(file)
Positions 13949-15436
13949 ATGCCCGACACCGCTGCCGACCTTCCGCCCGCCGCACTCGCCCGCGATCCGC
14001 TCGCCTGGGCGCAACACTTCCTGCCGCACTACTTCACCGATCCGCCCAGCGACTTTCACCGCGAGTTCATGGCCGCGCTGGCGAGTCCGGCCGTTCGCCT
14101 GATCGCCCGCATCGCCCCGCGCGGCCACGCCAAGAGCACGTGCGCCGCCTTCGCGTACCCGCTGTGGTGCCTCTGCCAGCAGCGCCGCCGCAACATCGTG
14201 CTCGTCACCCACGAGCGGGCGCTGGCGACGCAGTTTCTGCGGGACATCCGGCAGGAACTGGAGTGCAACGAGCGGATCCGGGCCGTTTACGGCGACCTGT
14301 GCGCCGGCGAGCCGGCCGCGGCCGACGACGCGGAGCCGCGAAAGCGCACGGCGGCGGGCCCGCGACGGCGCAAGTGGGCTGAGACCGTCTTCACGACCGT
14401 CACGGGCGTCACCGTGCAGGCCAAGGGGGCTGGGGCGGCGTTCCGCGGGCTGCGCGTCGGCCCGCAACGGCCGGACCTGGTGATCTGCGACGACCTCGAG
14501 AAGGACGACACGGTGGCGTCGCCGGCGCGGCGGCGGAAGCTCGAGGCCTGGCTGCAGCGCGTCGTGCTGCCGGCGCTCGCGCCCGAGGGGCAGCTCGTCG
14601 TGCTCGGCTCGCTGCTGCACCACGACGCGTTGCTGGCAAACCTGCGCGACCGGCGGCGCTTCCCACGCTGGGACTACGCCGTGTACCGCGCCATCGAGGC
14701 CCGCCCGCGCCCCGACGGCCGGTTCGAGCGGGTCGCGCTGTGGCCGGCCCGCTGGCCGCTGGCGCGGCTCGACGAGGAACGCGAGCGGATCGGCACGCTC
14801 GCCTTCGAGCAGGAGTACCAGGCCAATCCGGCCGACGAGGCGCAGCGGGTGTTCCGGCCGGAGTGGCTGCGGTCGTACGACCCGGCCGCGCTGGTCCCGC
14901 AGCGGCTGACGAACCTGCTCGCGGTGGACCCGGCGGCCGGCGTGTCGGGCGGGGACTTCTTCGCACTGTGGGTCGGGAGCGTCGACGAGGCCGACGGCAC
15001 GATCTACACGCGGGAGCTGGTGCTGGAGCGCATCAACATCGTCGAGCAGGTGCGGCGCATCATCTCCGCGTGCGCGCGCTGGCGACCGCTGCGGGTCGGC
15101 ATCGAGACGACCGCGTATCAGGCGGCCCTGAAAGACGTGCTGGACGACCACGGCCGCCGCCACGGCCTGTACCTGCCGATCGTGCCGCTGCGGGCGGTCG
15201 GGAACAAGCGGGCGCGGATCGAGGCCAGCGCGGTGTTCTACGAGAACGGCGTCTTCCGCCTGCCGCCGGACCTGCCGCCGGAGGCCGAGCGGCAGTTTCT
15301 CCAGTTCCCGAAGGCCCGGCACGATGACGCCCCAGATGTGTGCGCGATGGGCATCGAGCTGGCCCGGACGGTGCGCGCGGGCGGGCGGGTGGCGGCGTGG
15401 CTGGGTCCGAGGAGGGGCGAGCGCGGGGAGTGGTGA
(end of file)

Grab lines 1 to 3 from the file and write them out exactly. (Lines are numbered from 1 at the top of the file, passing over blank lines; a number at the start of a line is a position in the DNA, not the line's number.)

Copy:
Positions 13949-15436
13949 ATGCCCGACACCGCTGCCGACCTTCCGCCCGCCGCACTCGCCCGCGATCCGC
14001 TCGCCTGGGCGCAACACTTCCTGCCGCACTACTTCACCGATCCGCCCAGCGACTTTCACCGCGAGTTCATGGCCGCGCTGGCGAGTCCGGCCGTTCGCCT